tRNAs and rRNA genes were identified using tRNAscan-SE (Version 1.3.1) with eukaryotic parameters and RNAmmer (Version 1.2)45, respectively. microRNAs (miRNAs) and small nuclear RNAs (snRNAs) were identified by searching against the Rfam database46.

Evolutionary and comparative genome analysis

To gain insight into the evolution of goose gene families, we reconstructed single-copy genes via the orthomcl method from the sequenced genomes of the following 7 bird species: wild goose, domestic goose, pigeon, ground tit, zebra finch, chicken, and duck47. We then subjected the single-copy genes to BLAST searches against all genomes using Muscle software (version 3.8.425), applying the default search parameters48. We selected the optimum amino acid model to construct gene family trees using the PHYML software (version 3.2)49. The divergence times of the species were estimated with the MCMCTree program of PAML (version 4.7) software50. The demographic histories of domestic and wild geese were inferred via “pairwise sequentially Markovian coalescence” (PSMC). The parameter settings were as follows: −N30 −t15 −r5 −p 4 + 25*2 + 4 + 6. The generation times of domestic and wild geese were set to 1 and 3 years, respectively. The neutral mutation rate per generation (μ) was set to 2.5* 10−8.

The goose gene families were constructed using TreeFam to investigate the orthology relationships between goose and three other species (Gallus gallus, Anas platyrhynchos, and Taephila guttata). CAFE (version 3.1) was employed to detect gene families that have undergone expansion or contraction in the goose compared with other species. This software uses a stochastic model of gene birth and death to infer statistically significant gains and losses in gene families, employing a phylogenetic tree and a table of gene copy numbers in each organism. A family-wide significance threshold of 0.05 was applied. We checked the candidate families detected by CAFE to filter out artefacts.

The BWA program (Fast and accurate short read alignment with Burrows) was employed to remap the useful reads from wild goose to the assembled scaffold for domestic goose with default parameters. Reads that could map to multiple positions were removed in the subsequent analysis. The SAMtools pipeline (sequence alignment/map (SAM) format and SAMtools) was used to retrieve SNPs and small indels (<50 bp) with default settings. We flagged a candidate SNP as a likely false positive if it fulfilled the following criteria: (1) total depth above 400 or below 10; (2) root mean square of mapping quality below 20; (3) depth of alternate bases below 4; (4) P-value of reference and non-reference bases evenly distributed on both strands below 1*10−4 (Fisher exact test). These thresholds were applied to both the heterozygous SNPs within the wild and domestic goose genomes and the homozygous SNPs between them. The heterozygosity rate was estimated using sliding windows of 10 kb with 90% overlap between adjacent windows. The w2-test was performed for each window to identify the regions where the heterozygosity rate of the domestic goose was significantly lower than that of the wild goose (P < 0.05 after Bonferroni correction).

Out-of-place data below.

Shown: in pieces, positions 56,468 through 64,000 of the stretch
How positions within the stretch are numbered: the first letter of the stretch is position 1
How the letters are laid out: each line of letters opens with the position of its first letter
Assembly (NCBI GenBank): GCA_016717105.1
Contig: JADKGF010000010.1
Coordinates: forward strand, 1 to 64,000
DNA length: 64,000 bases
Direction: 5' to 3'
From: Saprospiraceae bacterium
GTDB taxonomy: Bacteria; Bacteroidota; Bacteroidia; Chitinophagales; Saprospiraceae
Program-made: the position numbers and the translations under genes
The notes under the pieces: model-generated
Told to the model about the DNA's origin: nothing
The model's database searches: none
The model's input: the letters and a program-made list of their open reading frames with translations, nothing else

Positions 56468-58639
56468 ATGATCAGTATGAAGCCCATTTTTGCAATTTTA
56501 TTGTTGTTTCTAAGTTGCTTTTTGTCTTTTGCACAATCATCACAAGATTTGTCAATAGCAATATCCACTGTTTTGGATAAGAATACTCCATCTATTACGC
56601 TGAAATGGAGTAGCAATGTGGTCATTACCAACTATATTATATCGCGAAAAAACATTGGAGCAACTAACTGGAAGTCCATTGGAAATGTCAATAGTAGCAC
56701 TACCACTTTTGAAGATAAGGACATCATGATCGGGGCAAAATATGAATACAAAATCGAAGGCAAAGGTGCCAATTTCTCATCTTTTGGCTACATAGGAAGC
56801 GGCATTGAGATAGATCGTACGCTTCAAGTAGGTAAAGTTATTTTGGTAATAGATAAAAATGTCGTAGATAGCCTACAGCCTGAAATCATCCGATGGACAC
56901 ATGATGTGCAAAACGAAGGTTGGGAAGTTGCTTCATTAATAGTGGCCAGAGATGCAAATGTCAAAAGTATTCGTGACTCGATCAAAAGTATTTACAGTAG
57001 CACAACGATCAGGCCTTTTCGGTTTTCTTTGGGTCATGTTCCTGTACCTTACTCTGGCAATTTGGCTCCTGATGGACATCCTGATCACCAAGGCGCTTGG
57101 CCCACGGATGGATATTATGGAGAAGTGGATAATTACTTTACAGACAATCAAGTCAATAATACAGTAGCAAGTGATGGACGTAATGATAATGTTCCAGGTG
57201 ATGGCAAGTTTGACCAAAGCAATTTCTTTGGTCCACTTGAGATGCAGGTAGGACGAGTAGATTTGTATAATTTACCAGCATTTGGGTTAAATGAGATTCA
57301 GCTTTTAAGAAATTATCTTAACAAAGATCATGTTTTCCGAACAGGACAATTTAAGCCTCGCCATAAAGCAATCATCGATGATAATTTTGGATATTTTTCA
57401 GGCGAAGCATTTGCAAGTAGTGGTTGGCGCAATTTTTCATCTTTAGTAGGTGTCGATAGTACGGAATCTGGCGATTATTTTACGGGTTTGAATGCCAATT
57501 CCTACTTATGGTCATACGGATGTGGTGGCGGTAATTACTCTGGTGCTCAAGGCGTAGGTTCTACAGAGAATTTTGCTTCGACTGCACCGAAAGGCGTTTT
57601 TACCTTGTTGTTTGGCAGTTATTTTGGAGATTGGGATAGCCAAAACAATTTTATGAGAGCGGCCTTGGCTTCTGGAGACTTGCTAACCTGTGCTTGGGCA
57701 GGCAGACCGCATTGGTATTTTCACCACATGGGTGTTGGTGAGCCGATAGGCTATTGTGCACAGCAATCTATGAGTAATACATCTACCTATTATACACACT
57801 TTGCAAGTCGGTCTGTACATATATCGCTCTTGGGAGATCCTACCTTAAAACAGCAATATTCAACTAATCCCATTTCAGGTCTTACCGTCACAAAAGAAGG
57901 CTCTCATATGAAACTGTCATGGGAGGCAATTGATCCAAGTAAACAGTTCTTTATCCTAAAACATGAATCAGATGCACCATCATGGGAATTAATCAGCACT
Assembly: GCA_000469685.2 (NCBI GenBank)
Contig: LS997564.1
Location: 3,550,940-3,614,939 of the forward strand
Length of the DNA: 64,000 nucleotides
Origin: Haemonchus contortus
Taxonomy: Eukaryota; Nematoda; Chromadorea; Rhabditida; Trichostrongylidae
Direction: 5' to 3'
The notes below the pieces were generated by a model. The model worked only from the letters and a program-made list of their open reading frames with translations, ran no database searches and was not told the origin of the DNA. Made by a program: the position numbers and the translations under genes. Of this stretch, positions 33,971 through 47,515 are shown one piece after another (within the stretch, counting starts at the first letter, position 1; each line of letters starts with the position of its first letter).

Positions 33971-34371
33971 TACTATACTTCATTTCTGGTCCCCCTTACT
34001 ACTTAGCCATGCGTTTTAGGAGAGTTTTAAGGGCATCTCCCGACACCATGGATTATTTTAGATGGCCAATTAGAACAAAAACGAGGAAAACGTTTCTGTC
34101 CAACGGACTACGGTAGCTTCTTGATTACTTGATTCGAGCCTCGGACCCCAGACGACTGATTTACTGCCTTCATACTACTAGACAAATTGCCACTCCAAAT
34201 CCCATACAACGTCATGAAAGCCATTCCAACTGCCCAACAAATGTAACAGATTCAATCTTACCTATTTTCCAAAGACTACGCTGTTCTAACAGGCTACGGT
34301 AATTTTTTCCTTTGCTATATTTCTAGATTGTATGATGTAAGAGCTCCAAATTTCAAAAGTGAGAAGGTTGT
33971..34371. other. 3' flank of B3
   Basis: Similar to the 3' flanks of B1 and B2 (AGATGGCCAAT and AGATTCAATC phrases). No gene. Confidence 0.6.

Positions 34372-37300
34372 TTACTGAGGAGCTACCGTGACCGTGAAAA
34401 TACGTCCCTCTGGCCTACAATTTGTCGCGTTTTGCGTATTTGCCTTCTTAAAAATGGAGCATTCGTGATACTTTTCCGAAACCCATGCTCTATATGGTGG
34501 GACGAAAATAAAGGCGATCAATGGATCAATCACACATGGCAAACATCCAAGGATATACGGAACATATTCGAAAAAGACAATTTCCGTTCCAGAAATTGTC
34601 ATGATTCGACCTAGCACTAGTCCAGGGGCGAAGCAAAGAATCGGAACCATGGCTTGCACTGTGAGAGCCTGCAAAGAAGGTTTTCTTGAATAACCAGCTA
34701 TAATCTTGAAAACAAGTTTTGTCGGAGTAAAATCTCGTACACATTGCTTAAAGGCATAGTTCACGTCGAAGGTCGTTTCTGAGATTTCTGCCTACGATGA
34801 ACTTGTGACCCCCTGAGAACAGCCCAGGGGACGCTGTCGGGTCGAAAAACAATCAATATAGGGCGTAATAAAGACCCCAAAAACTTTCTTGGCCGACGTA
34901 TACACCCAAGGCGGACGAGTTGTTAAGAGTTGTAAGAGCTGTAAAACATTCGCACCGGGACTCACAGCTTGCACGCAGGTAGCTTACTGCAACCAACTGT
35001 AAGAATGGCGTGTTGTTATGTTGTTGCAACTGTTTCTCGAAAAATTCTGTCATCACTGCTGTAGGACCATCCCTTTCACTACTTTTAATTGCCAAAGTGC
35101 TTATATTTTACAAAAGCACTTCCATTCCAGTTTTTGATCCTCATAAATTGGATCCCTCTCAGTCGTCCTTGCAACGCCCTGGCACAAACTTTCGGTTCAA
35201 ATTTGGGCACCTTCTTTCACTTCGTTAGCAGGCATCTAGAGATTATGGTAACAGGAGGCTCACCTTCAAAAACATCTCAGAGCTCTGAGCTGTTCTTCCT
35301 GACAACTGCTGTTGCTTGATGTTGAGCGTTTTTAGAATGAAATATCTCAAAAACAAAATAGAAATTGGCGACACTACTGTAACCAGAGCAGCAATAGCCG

Gut microbial 16S rDNA sequencing

At an age of 160 days, fresh faecal samples were randomly obtained from 26 Sichuan White geese (14 males, 12 females) and 30 QingJiaoMa chickens (15 males, 15 females). These 56 individuals were randomly sampled from the larger population of the same generation, which had been given the same diet (Table S22) and maintained under the same husbandry conditions. Microbial genomic DNA was extracted from faecal samples using the QIAamp DNA stool mini kit (QIAGEN, cat#51504) following the manufacturer’s recommendations. The V4 hypervariable regions of 16S rRNA were amplified through PCR using the barcoded fusion primers we described in a previous report51. The 16S rDNA of faecal microbes was sequenced using the Illumina MiSeq platform and trimmed using a 5 bp sliding window with 1 bp-length steps based on the phred algorithm52,53. We discarded sequence reads of less than Q20 and those with a length of less than 150 bp as well as those that contained ambiguous bases or showed an average phred score lower than 25, a homopolymer run exceeding 6, mismatches in primers, or a length shorter than 100 bp. Sequences that overlapped the region between R1 and R2 without any mismatches for at least 10 bp were assembled according to their overlapping sequences. After trimming, we merged the sequence reads using Flash (v1.2.6) ( with the criteria that the overlap of the assembled reads must be more than 10 bp without mis-assembly. Merged fastq files were converted to fasta files and exported into Quantitative Insights into Microbial Ecology (QIIME) software54 to identify the sequence reads of individual samples. To improve the accuracy of the results, we identified and removed chimeric sequences using UCHIME55 in mothur (version 1.31.2, and discarded sequences that exhibited the following characteristics: read length <200 bp, ambiguous base calling, six-base homopolymer runs, lack of primers, primer mismatches, or uncorrectable barcodes. After sample assignment, the forward primer and barcode sequences of the reads were removed.

Taxonomic classification and comparative analysis